The Vikings were known throughout Europe as fierce warriors, and no discussion of Viking warrior culture is complete without an examination of the history of berserkers, a particularly wild, violent sect of Norsemen. Berserkers entered a state of animalistic frenzy before combat. This bizarre cult of crazies was eventually outlawed, even in the warrior culture of the Scandinavian Middle Ages, but not before making their mark on history.
If you're interested in Norse berserker history, look no further than this list. Here you will find wild berserker facts and learn about the Viking berserker drugs imbibed before these beastly warriors enter the fray of war. Hold onto your battle-ax because things are about to get kinda berserk.
Berserkers were a special group of elite Viking warriors who went into combat without traditional armor. Instead, they wore animal pelts, typically from bears or wolves. The word "berserker" derives from the Old Norse "serkr," meaning "coat" or "shirt," and "ber," the Norse word for "bear."
Also, they were naked under the pelt. At least according to legend.
Like all traditional members of shamanic secret societies, berserkers acquired their power through ritualistic practice. These practices included spending periods in extreme isolation, fasting, exposure to extreme heat and cold, and engaging in group weapon dances prior to combat.
In the wilderness, berserkers lived like their totem animal, adopting its mannerisms and habits, sustaining themselves by hunting and raiding settlements.
Berserkers are historically described as taking part in rituals that, before battle, would induce a trancelike collective state called berserkergang:
This fury, which was called berserkergang, occurred not only in the heat of battle, but also during laborious work. Men who were thus seized performed things which otherwise seemed impossible for human power. This condition is said to have begun with shivering, chattering of the teeth, and chill in the body, and then the face swelled and changed its colour. With this was connected a great hot-headedness, which at last gave over into a great rage, under which they howled as wild animals, bit the edge of their shields, and cut down everything they met without discriminating between friend or foe.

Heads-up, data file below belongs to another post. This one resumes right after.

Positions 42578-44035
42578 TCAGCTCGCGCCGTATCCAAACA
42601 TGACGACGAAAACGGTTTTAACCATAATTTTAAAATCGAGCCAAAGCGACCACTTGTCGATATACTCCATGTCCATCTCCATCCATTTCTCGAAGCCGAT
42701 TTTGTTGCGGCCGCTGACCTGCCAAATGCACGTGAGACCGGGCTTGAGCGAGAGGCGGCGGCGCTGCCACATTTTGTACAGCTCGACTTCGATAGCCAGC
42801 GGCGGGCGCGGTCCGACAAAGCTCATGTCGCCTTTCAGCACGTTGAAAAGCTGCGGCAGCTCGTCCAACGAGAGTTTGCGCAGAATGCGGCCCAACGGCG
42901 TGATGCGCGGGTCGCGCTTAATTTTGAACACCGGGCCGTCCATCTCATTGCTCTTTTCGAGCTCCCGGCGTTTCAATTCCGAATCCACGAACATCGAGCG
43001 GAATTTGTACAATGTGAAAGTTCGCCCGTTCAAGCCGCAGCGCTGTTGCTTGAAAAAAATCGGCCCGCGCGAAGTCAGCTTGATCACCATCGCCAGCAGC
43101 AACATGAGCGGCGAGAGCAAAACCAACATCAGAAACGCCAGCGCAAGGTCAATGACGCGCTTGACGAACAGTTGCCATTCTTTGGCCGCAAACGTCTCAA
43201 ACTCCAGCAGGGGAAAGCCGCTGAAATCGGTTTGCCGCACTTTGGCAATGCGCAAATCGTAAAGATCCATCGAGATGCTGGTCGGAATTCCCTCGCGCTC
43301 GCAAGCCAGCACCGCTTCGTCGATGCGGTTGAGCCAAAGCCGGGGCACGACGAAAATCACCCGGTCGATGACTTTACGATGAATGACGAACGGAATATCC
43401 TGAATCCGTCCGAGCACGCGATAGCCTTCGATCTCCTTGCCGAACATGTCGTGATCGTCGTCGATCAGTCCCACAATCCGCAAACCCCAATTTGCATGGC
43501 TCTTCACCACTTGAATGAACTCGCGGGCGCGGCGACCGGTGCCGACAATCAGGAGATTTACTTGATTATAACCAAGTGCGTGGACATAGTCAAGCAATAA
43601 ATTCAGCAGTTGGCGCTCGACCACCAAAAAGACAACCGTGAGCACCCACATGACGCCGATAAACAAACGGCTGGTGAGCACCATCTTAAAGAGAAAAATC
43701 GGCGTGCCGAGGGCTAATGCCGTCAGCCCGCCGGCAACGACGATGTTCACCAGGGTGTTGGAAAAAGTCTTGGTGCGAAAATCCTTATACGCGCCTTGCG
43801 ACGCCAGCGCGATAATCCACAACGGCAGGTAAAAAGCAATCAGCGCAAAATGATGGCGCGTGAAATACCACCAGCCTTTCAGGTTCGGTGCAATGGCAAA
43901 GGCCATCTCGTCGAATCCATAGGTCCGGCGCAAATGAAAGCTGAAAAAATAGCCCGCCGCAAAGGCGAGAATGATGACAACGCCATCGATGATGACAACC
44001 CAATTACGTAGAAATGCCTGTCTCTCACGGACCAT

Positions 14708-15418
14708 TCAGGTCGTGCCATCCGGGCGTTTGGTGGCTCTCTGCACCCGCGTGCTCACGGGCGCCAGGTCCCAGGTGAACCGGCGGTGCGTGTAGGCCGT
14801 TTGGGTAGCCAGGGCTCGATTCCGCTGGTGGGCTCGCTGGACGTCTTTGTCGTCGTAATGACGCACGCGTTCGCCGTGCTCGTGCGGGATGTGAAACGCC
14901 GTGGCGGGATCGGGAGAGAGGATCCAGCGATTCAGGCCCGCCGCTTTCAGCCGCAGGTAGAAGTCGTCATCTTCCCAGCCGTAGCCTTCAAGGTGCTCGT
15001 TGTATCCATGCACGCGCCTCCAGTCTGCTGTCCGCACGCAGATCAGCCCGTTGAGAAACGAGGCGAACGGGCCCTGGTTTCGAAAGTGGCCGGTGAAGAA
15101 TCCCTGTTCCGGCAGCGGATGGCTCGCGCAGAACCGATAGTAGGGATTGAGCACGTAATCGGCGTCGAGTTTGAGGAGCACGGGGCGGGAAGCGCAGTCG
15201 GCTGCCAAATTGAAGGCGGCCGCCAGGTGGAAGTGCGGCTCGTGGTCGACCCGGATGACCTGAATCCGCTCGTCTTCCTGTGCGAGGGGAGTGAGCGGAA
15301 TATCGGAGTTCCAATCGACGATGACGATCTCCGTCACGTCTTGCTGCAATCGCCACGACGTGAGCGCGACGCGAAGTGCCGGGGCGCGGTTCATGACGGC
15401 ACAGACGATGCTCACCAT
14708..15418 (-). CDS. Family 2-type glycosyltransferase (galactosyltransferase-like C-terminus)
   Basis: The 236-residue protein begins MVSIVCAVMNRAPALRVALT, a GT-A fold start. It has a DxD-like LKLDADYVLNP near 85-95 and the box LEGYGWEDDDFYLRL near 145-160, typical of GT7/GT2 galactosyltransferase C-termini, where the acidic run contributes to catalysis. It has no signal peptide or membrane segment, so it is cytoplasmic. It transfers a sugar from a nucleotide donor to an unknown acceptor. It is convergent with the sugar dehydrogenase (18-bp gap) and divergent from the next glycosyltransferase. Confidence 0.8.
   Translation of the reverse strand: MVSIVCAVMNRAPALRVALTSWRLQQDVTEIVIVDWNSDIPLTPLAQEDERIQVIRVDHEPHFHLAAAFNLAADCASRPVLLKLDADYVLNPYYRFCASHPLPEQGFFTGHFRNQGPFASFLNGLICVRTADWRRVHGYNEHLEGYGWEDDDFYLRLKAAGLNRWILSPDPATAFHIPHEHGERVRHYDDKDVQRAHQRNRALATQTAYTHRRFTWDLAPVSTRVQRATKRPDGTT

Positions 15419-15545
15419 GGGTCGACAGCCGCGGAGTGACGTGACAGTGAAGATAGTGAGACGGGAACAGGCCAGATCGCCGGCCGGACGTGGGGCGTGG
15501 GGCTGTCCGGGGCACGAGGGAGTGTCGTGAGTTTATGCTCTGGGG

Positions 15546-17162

While in this frenzied state, berserkers lost all human capacity for reason or self-cognizance, and were known to scream and howl constantly, and rip enemies to shreds with their bare hands.
Though there's no definitive proof as to whether or not berserkers got blitzed before charging into battle, it's hypothesized that they used both magic mushrooms and obscene quantities of alcohol.
Writing in the American Journal of Psychiatry, Howard Fabing explains berserkers may have taken Amanita muscaria., a psychedelic mushroom containing bufotenine. In trials, bufotenine has been shown to cause hallucinations and psychophysiological effects consistent with those described in Norse sagas.
It's also possible they drank tons of alcohol. Both shrooms and booze consumption fit contemporary knowledge of Viking rituals, though other reasons for the berserker rage-trance have been suggested, including self-induced hysteria, epilepsy, mental illness, and even genetics.